What are Classes?

Classes are the mold of objects - Kristian

Classes are very important in Java. They contain all of your code that defines an object’s state and behavour - essentially they are the blueprints for objects. There is generally one class for each file in Java, and the class name must have the same name as the file name. For example, a file called Computer.java will hold a Computer class (Not always in the case of inner classes).

Classes are defined using the class keyword, before the name of the class. An example of our Computer class is below.

package org.decode.objects;

/**
 * 
 * @author Kristian
 *
 */
public class Computer
{

}

In the above code, there are a lot of things that might be new to you. Do not worry about these, just focus on our class definition: java class Computer This line of code defines our class named Computer. The class has no methods or fields that define the object’s behaviour and state because we have not learnt how to add methods or fields yet. The class is contained in a single file called Computer.java. The package decleration at the top will be explored more in detail in the Access Control chapter, but for now, all you need to know is that it defines what folder the .java file is in.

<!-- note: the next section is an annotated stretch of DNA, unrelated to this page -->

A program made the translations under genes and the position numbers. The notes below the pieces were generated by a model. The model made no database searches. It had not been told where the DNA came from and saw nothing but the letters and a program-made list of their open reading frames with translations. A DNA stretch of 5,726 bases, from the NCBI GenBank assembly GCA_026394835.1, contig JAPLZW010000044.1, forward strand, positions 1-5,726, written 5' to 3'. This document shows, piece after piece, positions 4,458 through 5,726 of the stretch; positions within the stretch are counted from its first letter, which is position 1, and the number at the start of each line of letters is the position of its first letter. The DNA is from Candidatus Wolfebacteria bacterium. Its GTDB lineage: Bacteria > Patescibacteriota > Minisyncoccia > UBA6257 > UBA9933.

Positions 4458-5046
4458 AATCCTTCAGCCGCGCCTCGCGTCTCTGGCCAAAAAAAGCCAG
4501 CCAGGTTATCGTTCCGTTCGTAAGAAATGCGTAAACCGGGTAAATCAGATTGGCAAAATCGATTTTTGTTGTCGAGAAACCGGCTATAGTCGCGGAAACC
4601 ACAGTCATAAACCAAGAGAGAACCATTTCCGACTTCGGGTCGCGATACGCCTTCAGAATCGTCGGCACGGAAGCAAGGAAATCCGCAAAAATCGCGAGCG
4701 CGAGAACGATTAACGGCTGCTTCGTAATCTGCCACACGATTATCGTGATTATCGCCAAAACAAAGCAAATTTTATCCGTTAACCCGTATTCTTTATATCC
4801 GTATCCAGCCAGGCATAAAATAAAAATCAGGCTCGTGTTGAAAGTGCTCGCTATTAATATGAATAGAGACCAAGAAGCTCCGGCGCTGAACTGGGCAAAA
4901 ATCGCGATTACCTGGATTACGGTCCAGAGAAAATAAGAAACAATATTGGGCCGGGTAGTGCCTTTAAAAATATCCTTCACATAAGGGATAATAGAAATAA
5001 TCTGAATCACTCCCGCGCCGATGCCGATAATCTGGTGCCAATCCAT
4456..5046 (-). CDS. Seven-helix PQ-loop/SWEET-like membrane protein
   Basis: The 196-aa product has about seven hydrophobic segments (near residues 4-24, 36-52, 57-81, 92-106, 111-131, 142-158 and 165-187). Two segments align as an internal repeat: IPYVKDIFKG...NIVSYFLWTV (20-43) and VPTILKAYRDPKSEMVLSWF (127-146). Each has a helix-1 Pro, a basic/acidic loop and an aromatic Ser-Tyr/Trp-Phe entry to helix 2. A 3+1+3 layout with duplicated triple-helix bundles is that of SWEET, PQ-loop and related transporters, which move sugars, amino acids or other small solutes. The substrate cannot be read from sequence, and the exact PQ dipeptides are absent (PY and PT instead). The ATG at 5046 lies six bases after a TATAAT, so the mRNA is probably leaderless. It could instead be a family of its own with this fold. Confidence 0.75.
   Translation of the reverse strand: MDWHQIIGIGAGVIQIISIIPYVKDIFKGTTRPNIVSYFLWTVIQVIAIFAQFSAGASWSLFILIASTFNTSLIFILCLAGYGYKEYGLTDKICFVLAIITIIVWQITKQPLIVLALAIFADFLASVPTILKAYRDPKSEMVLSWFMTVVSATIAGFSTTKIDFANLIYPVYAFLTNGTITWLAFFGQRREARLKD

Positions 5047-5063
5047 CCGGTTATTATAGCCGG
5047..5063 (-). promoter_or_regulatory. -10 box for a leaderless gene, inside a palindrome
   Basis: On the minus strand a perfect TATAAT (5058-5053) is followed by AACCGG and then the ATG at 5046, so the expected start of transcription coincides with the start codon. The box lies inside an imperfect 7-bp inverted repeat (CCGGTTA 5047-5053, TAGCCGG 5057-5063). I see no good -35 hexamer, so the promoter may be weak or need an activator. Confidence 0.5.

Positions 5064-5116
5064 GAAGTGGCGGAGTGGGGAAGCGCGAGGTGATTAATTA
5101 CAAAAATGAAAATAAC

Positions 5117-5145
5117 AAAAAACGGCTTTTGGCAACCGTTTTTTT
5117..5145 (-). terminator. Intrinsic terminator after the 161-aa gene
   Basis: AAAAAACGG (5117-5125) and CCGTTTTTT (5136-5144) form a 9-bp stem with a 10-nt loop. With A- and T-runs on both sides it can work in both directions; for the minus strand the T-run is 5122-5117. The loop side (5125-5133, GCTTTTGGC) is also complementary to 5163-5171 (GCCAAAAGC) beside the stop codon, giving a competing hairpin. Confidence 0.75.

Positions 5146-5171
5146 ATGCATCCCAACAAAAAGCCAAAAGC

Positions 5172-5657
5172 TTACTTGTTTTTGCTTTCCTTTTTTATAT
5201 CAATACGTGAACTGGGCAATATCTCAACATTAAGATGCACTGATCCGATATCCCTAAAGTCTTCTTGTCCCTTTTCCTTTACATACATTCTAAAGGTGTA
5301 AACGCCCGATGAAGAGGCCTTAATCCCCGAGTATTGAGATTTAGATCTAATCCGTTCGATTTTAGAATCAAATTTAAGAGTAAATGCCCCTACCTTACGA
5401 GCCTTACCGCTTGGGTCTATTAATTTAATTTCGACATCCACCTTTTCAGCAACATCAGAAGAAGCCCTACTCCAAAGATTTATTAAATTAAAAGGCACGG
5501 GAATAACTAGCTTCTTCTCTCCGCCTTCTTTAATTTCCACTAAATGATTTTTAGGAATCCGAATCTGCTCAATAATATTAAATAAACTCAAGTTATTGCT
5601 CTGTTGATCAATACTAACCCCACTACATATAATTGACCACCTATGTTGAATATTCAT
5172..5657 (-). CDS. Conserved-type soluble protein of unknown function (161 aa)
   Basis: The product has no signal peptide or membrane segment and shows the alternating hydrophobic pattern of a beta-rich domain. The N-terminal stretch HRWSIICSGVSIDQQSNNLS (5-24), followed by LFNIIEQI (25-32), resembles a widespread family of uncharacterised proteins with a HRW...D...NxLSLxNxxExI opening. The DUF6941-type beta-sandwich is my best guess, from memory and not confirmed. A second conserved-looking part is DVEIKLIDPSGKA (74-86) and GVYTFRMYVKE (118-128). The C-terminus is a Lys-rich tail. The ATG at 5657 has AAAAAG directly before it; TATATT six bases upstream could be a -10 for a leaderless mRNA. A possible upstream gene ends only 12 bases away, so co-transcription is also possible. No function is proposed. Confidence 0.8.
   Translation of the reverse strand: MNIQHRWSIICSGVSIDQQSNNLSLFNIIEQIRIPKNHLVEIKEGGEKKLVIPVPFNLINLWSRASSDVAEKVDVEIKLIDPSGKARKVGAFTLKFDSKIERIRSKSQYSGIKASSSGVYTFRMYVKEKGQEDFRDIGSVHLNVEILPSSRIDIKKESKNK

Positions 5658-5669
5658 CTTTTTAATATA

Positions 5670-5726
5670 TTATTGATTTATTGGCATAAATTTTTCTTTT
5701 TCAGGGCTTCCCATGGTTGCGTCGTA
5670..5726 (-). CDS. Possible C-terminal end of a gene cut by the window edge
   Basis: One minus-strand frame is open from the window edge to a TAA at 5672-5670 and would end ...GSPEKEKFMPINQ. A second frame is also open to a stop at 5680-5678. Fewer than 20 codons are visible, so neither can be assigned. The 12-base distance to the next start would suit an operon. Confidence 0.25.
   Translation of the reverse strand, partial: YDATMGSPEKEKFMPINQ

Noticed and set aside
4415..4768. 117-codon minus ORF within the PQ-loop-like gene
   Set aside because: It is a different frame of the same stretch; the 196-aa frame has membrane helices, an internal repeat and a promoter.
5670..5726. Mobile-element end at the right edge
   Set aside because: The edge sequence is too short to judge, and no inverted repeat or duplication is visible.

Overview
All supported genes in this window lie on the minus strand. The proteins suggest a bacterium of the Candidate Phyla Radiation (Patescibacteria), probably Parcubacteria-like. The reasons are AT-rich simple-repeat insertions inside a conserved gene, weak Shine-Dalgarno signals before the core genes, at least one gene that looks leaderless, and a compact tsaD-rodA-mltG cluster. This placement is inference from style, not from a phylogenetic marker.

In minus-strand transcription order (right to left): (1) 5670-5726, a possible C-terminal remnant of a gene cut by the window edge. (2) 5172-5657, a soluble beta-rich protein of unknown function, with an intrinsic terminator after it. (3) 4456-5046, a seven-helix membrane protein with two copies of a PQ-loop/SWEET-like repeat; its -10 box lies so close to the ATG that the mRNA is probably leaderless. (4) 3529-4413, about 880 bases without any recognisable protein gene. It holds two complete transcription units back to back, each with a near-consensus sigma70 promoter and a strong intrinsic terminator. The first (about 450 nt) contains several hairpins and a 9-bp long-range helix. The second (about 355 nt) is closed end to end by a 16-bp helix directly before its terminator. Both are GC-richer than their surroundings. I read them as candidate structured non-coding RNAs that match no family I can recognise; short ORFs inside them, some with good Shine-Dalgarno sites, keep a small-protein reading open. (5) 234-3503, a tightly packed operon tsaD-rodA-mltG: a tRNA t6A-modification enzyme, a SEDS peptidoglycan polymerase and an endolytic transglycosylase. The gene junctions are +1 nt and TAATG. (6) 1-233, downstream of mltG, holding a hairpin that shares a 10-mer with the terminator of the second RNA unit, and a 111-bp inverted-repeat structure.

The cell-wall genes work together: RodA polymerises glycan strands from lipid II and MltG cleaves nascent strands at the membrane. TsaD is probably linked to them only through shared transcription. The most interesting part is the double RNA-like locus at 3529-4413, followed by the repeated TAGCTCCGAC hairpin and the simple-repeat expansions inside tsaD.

The public keyword before the class definition is irrelevant right now, and you do not need to worry about it at this stage. It will be covered in greater detail in the Access Control chapter, but for now, let’s focus on the class itself.

What we have done in this file is we have essentially created a blank blueprint for a Computer object. We have not written any code which mimics the state or behaviour for the object yet, but all the code that will make the object the object (fields, methods, etc) will go between the curly brackets ({}) after the class definition.

Now that you know how to declare new classes, in the next tutorial we will create an instance of our class. This is where classes come into use.

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